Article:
Krazy Architecture Critic

February 8, 2010

click image for full strip

From it’s completion in 1913 until about 1930, the Woolworth Building, funded by all those drugstore nickels and dimes across the country, was the world’s tallest.  A “cathedral of commerce” it was promptly dubbed, and a monument it truly is.  The entire facade is clad in white terracotta, intricately sculpted in a dizzying array of ornamental shapes.  The lobby is a stunning melange of gothic and byzantine sytles, with gorgeous gold and azure blue mosaics.  Every little piece of architectural furninture is created with brilliant gothic detail.

The structure was built quickly, and paid for in cash.  Click on the drawing here, from The Building of Manhattan by Donald MacKay, to get a detailed view of the innovative foundations that hold it all up.  (I heartily recommend this book for any urban infrastructure fanatics.)  The topmost surface of the bedrock in Manhattan is not on an even plane; it dips and rises in folds.  To some extent, this subsurface geology is responsible for the clustering of high-rises in midtown and downtown, with a relative slough in between.  The bedrock on the Woolworth site was said to be deep, too deep to excavate the entire pit down that far, so the caisson tubes were sunk instead.  Well, deep is a relative term, and what was deep in 1913 might not pose a problem today.  Thus, I daily watch over the huge “bathtub” of the World Trade Center site, excavated down to bedrock.  (See this post for a video a bedrock blast.)

Here are two views of the tower from the conference room where I work.  Nowadays, here in the United States of Fear, you can no longer visit the lobby of this great building.  Since 9/11, a sign posted on the sidewalk warns away tourists, and guards won’t let you in the door.  Yep, I’m sure those Islamic terrorists are busy scouring the AIA Guide to NYC for landmarks to target.

The golden ball on a pedestal is on the top of the AT&T Building, the lobby of which is shown below.  The building was erected in stages:  in 1927 the Broadway portion, faced in white, severe and enormous Doric columns was finished.  The entry is a vast space with the feel of a temple, and includes a memorial to the dead of WWI.  The contrast with the Woolworth Building, just across the street,  is extreme

And while we’re at it, here’s a Krazy Kat strip illustrating the need for gun control.


Children of The Grid

January 27, 2010

Manhattan is a grid of streets, and the pretentious provincialism of its chauvinistic inhabitants has been ridiculed, lovingly by many, most famously by Saul Steinberg.  I encounter the grid tribesmen occasionally, I mean those who see themselves as such, or at least a segment of that population:  white,  professional, more or less liberal.  (In Europe, perhaps they would be called bourgeois.)  Their company makes me uneasy – I feel as if I’m struggling for breath in an airless room if I’m with more than two at a time.  Bunuel makes me laugh at it.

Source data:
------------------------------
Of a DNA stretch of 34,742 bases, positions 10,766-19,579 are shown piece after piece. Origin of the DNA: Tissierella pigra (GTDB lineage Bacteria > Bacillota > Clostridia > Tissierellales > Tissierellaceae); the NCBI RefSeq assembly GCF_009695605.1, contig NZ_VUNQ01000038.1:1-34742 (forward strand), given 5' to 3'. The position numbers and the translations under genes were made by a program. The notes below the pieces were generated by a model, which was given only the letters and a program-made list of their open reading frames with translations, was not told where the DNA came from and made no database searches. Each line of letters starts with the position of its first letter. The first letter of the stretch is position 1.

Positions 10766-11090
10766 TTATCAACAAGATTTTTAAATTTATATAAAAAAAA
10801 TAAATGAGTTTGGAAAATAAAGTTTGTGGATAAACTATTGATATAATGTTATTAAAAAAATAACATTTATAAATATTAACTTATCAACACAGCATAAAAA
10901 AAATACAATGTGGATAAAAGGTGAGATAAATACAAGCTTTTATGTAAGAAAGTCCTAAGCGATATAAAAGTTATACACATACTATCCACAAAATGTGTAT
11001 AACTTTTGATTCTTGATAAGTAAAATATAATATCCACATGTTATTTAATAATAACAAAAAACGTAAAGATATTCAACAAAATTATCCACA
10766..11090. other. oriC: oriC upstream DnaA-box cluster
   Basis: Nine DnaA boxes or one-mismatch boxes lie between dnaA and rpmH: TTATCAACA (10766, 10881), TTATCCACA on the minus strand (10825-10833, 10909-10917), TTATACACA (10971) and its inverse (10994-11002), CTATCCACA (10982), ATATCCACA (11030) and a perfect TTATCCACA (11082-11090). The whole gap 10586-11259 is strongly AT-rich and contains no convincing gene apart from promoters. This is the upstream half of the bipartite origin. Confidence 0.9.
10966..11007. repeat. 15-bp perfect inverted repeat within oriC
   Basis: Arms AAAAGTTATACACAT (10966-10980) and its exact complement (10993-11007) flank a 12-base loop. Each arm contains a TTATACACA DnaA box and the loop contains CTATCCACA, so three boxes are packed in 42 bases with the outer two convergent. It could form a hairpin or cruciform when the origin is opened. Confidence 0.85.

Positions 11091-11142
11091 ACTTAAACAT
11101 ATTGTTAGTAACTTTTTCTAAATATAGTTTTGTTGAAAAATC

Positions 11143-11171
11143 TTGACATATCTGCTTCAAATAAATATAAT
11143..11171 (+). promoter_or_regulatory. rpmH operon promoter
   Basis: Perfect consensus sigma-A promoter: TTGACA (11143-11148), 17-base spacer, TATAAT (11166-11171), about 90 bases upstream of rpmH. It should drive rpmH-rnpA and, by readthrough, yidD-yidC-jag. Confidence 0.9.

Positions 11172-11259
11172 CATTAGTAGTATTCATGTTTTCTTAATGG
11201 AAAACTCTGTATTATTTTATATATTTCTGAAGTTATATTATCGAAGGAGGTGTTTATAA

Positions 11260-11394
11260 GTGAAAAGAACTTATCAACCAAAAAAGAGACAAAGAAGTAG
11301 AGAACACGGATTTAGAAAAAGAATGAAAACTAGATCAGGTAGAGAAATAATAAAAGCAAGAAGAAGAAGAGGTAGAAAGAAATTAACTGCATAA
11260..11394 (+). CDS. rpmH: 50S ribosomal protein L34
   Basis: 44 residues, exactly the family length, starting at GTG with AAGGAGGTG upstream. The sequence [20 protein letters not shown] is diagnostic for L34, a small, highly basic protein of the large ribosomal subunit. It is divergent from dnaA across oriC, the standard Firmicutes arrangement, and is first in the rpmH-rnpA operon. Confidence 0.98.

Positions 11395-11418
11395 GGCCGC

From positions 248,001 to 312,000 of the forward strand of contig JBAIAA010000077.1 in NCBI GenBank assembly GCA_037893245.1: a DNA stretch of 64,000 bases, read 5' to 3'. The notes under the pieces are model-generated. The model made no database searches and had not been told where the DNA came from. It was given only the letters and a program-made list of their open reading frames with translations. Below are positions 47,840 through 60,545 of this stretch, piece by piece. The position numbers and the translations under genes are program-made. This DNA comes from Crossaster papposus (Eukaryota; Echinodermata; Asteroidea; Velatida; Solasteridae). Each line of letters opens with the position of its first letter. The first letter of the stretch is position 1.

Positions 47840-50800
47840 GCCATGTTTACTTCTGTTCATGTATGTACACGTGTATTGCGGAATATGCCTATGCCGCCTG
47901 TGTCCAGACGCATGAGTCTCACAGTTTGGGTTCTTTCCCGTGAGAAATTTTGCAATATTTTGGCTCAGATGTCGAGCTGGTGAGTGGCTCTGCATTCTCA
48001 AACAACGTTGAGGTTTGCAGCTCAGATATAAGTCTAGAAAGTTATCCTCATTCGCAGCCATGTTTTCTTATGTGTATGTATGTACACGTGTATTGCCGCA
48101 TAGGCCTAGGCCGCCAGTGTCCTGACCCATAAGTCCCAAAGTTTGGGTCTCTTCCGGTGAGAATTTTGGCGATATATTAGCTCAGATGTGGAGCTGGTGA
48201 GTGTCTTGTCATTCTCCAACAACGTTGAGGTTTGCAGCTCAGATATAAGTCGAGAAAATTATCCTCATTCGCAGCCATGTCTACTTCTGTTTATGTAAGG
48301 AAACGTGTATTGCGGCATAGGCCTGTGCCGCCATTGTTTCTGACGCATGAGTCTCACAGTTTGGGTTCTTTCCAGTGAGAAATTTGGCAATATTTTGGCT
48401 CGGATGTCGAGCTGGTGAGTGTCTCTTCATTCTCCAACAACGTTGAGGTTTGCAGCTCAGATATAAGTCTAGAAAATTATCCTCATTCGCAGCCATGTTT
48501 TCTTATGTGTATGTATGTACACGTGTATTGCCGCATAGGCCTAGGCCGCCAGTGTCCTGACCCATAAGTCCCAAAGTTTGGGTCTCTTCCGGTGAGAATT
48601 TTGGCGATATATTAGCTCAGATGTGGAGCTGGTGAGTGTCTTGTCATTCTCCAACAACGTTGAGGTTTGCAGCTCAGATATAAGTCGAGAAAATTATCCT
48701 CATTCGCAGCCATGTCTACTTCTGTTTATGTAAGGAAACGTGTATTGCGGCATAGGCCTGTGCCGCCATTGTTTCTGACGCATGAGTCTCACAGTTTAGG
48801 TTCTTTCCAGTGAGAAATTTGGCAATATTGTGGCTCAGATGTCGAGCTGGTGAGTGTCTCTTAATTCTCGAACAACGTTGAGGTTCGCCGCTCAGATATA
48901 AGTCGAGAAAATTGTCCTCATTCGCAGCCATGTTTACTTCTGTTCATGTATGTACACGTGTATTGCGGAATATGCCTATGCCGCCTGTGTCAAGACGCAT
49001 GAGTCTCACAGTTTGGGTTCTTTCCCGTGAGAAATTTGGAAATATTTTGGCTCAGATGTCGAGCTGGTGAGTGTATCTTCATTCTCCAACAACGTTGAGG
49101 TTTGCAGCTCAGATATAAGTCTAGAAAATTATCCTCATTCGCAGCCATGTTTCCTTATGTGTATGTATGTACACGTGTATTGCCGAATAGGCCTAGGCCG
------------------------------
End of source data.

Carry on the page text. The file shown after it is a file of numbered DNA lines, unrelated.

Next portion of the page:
It’s the suffocating atmosphere of caste.  I guess I am with Groucho Marx who quipped that he didn’t want to join any club that would have him as a member.   I have a bit of envy of people who can so strongly link themselves to a place and a scene, like a barnacle that’s found a home, but I also find it upleasantly restrictive. Nostalgia is not an emotion I feel very much.

It’s all very personal:  When I meet people like this, I sometimes feel as if they are checking me out unconsciously and automatically, seeking to determine if I know the secret handshake or eye movment that signifies that I am of the tribe.   Intelligent?  Went to a “good” school?  Lives in what neighborhood..?  Politics okay, check!”   “Oh hell, just tell me what you think, if you think!”

I guess I’m a wee bit oversensitive, but you see, I come from the antipodes of The Grid.  I am from The Valley.

These photos are from a high school classmate, c. 1975.  That decor, those colors, that landscape, the plush pointless comfortable mentality of it all…how I loathed it.  To move east to attend a university was my dream and my escape.  Those were the thoughts of a silly teenager – it was hardly hell on earth.  And as I learned, the urban sophisticates of the east could be equally boring and trivial, not to mention pretentious.


I am not crazy!!

February 21, 2009

lenny

In an earlier post, Have YOU Heard It?, I commented on the weird phenomenon of the west side IRT “humming” the opening notes of the West Side Story ballad, “There’s a Place for Us.”  In case you missed it, or thought I was nuts, the NYTimes has finally taken note of it with this story:  Under Broadway, the Subway Hums Bernstein.


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